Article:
Your essential Shampoo Guide

At present the market is flooded with wide variety of pet shampoos. Hence, before selecting any shampoo, basic knowledge regarding canine skin, hair coat type and the purpose of shampooing is essential. Here’s how to find the right one for your pooch.

What’s a shampoo?

Shampoo is an aqueous or semisolid preparation containing various ingredients like surfactants, cleansing agents and various other therapeutic and/or cosmetic agents used to remove surface grease, dirt and skin debris from the hair shaft and scalp without adversely affecting the hair, scalp or health of the user. Shampooing is one of the widely used methods in keeping the dog clean and healthy.
Principles of shampooing
Objective of shampooing is to cleanse the skin and hair coat. Soil or dirt basically consists of soluble, oily and insoluble particulate components. Surfactant (sodium lauryl sulfate) present in the shampoo reduces the surface tension of the water and thereby allows full contact between water and soluble soil. This facilitates the removal of soluble soils by aqueous medium. Detergent present in the shampoo displaces oily soil by a process known as roll up and thereby removes them from skin and haircoat. Surfactant molecules get adsorbed onto the hair fibre and thereby create an electrostatic repulsion force between insoluble soil particles and hair fibre. This electrostatic repulsion force removes insoluble soil particles from skin and haircoat.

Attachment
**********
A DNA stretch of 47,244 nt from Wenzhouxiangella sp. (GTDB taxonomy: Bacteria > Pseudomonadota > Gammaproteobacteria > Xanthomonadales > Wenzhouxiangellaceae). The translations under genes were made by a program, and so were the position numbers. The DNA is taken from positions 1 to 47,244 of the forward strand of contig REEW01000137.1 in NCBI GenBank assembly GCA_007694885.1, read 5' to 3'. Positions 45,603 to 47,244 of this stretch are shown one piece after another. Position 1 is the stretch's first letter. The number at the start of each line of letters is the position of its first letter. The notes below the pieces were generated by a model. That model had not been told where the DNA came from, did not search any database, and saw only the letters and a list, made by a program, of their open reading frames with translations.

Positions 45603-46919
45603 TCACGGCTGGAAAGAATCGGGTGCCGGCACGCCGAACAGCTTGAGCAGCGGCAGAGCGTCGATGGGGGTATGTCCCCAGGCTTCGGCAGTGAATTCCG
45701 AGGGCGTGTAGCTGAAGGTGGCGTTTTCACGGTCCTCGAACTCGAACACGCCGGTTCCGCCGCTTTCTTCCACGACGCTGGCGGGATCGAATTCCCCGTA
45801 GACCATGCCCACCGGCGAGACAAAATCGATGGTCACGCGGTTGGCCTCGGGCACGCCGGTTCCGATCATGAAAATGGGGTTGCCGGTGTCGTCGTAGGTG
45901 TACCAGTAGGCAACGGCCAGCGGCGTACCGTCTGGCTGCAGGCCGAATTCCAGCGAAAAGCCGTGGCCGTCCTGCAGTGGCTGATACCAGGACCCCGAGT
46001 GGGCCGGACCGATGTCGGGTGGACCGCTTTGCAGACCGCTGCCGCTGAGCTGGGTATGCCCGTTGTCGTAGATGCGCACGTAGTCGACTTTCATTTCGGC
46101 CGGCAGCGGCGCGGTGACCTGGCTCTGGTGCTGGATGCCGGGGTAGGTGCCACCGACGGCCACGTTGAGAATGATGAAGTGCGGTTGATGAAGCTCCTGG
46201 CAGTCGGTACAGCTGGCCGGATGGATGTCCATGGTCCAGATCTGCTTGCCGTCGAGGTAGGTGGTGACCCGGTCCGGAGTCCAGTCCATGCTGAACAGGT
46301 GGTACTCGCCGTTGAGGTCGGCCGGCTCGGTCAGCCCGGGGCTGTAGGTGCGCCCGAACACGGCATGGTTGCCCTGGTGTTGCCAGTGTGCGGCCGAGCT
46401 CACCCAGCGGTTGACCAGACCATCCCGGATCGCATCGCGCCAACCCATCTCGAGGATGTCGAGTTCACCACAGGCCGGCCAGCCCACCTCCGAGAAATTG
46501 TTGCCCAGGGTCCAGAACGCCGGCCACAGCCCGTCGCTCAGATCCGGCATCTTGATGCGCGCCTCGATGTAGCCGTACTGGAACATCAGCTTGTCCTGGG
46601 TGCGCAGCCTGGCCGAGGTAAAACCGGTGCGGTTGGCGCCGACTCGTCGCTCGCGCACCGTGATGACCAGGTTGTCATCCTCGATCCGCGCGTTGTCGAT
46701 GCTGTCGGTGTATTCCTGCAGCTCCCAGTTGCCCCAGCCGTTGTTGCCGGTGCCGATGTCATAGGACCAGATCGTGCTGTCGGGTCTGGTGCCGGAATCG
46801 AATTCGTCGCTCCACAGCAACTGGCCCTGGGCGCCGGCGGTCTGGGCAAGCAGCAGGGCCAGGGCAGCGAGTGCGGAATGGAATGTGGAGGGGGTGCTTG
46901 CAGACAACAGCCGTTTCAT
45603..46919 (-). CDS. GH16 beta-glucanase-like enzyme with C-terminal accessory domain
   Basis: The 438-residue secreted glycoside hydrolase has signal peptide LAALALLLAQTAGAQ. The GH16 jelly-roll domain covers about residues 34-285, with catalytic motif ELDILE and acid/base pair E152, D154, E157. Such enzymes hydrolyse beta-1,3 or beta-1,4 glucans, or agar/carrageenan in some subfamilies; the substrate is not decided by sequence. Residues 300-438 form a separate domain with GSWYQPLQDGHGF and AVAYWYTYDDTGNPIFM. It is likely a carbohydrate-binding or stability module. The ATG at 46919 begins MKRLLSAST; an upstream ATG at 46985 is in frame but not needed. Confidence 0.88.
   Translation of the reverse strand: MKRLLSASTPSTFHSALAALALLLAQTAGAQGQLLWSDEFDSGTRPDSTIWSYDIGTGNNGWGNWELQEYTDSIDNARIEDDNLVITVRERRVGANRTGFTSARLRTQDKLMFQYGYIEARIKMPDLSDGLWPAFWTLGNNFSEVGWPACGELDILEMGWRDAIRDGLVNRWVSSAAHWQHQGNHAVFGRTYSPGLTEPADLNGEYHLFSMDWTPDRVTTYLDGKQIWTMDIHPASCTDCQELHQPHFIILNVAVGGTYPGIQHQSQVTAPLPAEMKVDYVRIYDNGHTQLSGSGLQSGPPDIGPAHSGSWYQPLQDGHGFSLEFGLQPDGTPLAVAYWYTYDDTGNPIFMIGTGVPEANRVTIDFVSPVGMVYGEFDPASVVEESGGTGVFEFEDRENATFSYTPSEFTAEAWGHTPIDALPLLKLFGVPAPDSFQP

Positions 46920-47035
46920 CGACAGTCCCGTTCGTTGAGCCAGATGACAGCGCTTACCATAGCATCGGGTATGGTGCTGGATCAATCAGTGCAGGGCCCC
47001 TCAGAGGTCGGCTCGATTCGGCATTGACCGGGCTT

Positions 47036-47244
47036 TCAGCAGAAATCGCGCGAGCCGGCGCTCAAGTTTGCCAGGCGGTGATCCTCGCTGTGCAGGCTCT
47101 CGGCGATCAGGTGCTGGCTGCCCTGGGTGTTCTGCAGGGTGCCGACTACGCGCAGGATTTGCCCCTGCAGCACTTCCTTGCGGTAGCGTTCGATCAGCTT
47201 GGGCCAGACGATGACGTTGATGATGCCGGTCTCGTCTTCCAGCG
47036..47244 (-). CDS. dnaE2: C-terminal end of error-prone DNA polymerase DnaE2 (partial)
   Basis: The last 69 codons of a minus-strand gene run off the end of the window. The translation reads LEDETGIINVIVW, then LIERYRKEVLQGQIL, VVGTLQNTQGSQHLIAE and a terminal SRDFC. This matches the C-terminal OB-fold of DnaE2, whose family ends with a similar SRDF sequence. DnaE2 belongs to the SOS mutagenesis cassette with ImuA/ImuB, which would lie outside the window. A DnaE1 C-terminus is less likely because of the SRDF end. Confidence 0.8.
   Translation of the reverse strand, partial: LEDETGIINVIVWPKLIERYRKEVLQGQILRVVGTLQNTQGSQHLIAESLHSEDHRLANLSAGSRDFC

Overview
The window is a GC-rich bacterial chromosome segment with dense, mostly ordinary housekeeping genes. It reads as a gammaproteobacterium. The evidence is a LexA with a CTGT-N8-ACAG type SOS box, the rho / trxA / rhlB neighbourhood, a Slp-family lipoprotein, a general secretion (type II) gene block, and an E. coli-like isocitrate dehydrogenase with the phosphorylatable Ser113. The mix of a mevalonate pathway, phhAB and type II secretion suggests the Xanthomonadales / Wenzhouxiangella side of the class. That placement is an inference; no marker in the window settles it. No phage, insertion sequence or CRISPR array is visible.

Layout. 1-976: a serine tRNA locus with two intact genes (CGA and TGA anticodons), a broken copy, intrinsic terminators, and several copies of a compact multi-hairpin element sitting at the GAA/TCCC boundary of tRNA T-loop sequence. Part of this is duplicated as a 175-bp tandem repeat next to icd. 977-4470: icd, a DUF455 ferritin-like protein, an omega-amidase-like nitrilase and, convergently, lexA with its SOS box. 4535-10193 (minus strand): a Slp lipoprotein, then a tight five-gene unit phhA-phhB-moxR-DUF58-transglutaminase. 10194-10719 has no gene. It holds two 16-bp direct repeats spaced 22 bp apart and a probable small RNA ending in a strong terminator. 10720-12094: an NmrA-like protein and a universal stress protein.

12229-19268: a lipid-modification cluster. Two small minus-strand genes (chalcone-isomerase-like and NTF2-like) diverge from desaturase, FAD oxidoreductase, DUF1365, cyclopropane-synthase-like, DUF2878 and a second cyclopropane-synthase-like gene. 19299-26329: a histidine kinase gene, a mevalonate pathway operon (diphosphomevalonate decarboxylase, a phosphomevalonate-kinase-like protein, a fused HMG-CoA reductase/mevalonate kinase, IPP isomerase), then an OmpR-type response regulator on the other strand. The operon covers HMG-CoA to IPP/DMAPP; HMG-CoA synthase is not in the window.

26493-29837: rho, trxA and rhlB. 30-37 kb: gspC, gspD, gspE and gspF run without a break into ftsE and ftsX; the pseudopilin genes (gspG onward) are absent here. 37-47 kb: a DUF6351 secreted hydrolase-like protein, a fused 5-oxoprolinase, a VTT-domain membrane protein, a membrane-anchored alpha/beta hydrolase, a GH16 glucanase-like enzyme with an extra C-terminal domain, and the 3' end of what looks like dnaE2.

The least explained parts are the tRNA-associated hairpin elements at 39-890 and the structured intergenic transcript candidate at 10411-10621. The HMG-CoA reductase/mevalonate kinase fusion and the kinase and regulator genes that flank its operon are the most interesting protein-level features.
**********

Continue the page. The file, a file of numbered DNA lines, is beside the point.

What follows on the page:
Characteristics of a shampoo

  • It should be able to remove sebum and atmospheric pollutants from the hair and scalp.
  • It should be able to remove the residues of previously applied hair treatments, for example, hair sprays.
  • It should be able to deliver an optimum level of foam to satisfy the expectation of the user.
  • It should be able to provide the conditioning effect to the hair coat.
  • It should be able to perform as a vehicle for the deposition of beneficial materials onto the hair and scalp.
  • It should be able to be non-toxic and non-irritating to the hair and the scalp.
  • It should be able to be non-damaging to the tissues of the eye if inadvertently splashed.

Classification of shampoos
Shampoos are usually classified according to their purpose of usage, for example, conditioning shampoo, cosmetic shampoo, antifungal shampoo, antibacterial shampoo, anti-dandruff shampoo, etc.
Ingredients of shampoo
Various ingredients like surfactants, cleansing agents, emollients, emulsifiers, antimicrobials are included in the shampoo and their incorporation depends on the purpose of use. For example, antimicrobials, antiseborrheic agents are included in medicated shampoos. Whereas humectants, emollients, emulsifiers are principle ingredients of cosmetic shampoos. The table on page 30 will help in understanding incorpation of certain ingredients and their use in different conditions.